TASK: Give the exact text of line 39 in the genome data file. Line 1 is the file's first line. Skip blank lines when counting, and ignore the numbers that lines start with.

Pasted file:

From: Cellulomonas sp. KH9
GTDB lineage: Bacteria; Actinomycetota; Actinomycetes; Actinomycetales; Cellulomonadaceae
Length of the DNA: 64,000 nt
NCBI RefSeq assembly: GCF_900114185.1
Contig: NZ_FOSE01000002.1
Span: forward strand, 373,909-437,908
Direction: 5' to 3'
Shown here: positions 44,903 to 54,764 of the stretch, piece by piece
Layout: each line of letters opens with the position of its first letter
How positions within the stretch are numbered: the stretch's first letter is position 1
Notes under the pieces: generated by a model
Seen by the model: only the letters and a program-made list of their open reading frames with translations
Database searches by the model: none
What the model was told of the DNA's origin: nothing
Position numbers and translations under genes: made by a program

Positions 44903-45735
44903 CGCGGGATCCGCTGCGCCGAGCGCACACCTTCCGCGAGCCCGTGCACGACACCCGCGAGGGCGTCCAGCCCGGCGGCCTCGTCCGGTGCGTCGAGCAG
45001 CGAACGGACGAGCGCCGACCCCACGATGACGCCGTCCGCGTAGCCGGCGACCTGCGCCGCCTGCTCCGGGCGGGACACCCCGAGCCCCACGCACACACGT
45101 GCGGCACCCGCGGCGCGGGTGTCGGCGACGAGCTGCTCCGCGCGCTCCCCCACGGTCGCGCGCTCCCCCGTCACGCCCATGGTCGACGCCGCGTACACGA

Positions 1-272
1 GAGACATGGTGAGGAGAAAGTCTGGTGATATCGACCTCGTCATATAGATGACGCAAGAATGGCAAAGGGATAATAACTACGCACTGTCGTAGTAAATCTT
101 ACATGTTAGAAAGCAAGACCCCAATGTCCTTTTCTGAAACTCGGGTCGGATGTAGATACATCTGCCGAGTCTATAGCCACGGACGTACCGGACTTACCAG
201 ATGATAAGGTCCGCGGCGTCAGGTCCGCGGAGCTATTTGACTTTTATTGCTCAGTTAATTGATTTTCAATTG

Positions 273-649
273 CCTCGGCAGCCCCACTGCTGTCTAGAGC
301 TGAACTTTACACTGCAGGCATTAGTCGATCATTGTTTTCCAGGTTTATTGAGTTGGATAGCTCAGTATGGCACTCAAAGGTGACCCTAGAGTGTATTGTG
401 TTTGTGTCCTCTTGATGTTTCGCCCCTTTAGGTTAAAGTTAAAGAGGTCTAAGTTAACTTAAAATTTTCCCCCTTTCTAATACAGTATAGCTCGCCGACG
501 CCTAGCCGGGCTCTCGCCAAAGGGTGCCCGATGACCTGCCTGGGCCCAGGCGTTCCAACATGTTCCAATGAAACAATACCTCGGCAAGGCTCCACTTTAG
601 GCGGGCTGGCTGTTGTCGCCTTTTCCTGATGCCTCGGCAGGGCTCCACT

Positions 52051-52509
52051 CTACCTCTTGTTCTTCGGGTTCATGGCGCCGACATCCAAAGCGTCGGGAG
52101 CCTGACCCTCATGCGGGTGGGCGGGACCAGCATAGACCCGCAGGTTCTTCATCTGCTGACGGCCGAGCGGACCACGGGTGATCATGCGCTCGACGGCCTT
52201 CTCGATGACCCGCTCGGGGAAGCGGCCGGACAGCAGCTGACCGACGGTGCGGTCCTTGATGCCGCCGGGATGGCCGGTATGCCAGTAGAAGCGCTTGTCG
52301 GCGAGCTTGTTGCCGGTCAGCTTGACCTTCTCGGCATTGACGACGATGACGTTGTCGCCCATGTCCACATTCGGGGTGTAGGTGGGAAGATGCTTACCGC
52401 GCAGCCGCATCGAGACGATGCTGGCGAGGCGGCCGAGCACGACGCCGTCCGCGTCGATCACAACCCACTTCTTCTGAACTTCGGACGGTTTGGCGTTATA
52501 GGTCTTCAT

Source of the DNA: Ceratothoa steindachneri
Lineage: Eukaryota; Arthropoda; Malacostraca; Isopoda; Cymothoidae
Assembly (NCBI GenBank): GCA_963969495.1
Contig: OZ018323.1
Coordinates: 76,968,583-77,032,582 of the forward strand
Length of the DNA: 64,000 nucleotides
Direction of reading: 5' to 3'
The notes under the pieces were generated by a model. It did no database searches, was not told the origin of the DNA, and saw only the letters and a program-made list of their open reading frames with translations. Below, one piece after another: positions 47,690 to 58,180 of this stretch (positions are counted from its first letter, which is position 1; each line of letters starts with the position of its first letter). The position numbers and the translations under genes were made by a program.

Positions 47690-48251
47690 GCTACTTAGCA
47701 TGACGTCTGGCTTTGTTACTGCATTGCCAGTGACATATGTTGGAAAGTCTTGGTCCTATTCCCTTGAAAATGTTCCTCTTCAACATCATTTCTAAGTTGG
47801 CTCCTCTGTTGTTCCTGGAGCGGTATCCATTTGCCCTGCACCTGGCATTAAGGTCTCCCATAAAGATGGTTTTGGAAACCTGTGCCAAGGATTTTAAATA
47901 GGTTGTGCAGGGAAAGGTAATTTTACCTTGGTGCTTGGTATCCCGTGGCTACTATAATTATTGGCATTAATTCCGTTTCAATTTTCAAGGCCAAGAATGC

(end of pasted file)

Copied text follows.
Assembly (NCBI GenBank): GCA_963969495.1